The medication pusher takes all medications directly from the preparer and is the ONLY person to be administering medications. This is done to promote timely delivery of medications, prevent duplicate administration, and eliminate confusion. Once a med has been pushed, this person should verbalize the name of the drug given and the dose (Ex: “Epi 1mg in.”). After the med has been pushed, it should always be flushed either with a pre-packaged flush syringe, with NS already running (if ordered), or both…flushed then allow fluids to run until next med is due to be given.
The compression team should consist of at least 2 people (don’t necessarily have to nurses) but ideally contains 3 to 4 members. Once compressions are indicated, the first person begins compressing and doesn’t stop until pulse check, which occurs two minutes after initiation. At pulse check, this person feels for a pulse and the next person prepares to take over. If there is no pulse and compressions are still indicated, the next person resumes for two additional minutes. This pattern continues until the code is called or the patient has return of spontaneous circulation (ROSC). This trade off sequence is done to prevent or limit compressor fatigue as much as possible.
The recorder is responsible keeping track of the timing of events associated with the code situation. Typically this is performed by the nursing supervisor as there is also usually a metrics tool involved; however, if the supervisor is delayed or not present, the leader of the code team will likely assume this role. Events recorded can include: time code was called, times that key personnel arrived, initiation of CPR, administration times for different medications, times of line/drain placement, time of intubation, calls and the times the calls were made, timing of diagnostic tests, end of code/ROSC/time of death, etc.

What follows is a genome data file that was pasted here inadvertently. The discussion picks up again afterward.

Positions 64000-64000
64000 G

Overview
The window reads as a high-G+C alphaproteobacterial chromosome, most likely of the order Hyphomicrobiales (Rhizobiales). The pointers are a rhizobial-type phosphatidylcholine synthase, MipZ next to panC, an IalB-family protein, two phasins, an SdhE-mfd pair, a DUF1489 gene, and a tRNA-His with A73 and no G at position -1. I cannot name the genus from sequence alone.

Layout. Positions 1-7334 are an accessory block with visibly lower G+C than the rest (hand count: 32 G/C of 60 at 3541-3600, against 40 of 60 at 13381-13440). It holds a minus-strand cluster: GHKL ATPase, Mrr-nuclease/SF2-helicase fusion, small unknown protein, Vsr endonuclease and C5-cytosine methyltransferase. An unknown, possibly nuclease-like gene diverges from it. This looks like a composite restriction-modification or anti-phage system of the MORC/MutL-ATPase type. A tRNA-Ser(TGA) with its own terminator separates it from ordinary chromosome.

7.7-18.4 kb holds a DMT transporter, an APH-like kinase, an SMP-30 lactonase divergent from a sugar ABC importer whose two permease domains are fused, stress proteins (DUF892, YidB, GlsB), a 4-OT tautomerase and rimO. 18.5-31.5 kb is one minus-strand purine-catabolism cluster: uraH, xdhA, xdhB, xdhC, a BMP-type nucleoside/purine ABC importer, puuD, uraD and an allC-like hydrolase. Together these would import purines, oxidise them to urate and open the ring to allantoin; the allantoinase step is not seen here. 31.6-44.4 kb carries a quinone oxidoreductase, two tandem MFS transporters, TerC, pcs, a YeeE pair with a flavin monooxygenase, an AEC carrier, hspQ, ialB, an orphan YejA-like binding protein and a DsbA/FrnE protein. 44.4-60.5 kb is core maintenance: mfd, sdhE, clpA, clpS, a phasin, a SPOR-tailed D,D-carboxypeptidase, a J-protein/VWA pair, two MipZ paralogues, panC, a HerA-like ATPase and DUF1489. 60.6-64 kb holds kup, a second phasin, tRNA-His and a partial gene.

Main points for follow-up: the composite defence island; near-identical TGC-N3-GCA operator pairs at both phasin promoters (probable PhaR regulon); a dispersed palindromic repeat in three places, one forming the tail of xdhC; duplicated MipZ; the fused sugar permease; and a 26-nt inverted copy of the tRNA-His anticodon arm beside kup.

Last, but certainly not least, are the roles of the respiratory therapist(s) and physician. The RT maintains control of the patient’s airway and cervical spine until the physician arrives in addition to providing ambu-bag ventilation as needed. They also suction the patient as needed, assist with intubation if needed, and set up the ventilator with the settings ordered by the physician. After intubation and as ordered, they also perform arterial sticks to assess the patient’s blood gases. Many times, there are respiratory supplies in the crash cart. So it is likely that the medication preparer will access and share the cart supplies along side one designated RT. The physician’s role is to give verbal orders for meds/fluids/defibrillation/pacing/etc. They also take control over the patient’s airway and c-spine in the event of intubation. After intubation, they provide the RT with orders for vent settings. In addition to these actions, the physician also inserts lines for access as needed (IV/IO) as well as drains (chest tubes) for enhanced patient management. If the patient does not make it through the code situation, the physician is the person in charge of determining when to call the situation to a close and establish time of death.
Code situations are a bit tricky at times, but when you really think about the many different roles and actions all occurring to save another human’s life, it truly becomes a beautiful symphony of synchronous and emotionless effort. I say that because we cannot allow our emotions to interfere in the process; they are reserved for post-code after de-escalation of the situation. And don’t ever feel like your emotions are not valid. You may feel sad, angry, happy, confused, frustrated, etc. or any combination of those emotions after a code situation. That’s perfectly valid. All you can do in a code situation is perform your assigned role to the best of your ability and perform that role cohesively with the other involved. Let me know if you’ve been in a code situation and how it turned out! If you have any questions, feel free to leave them in the comments below.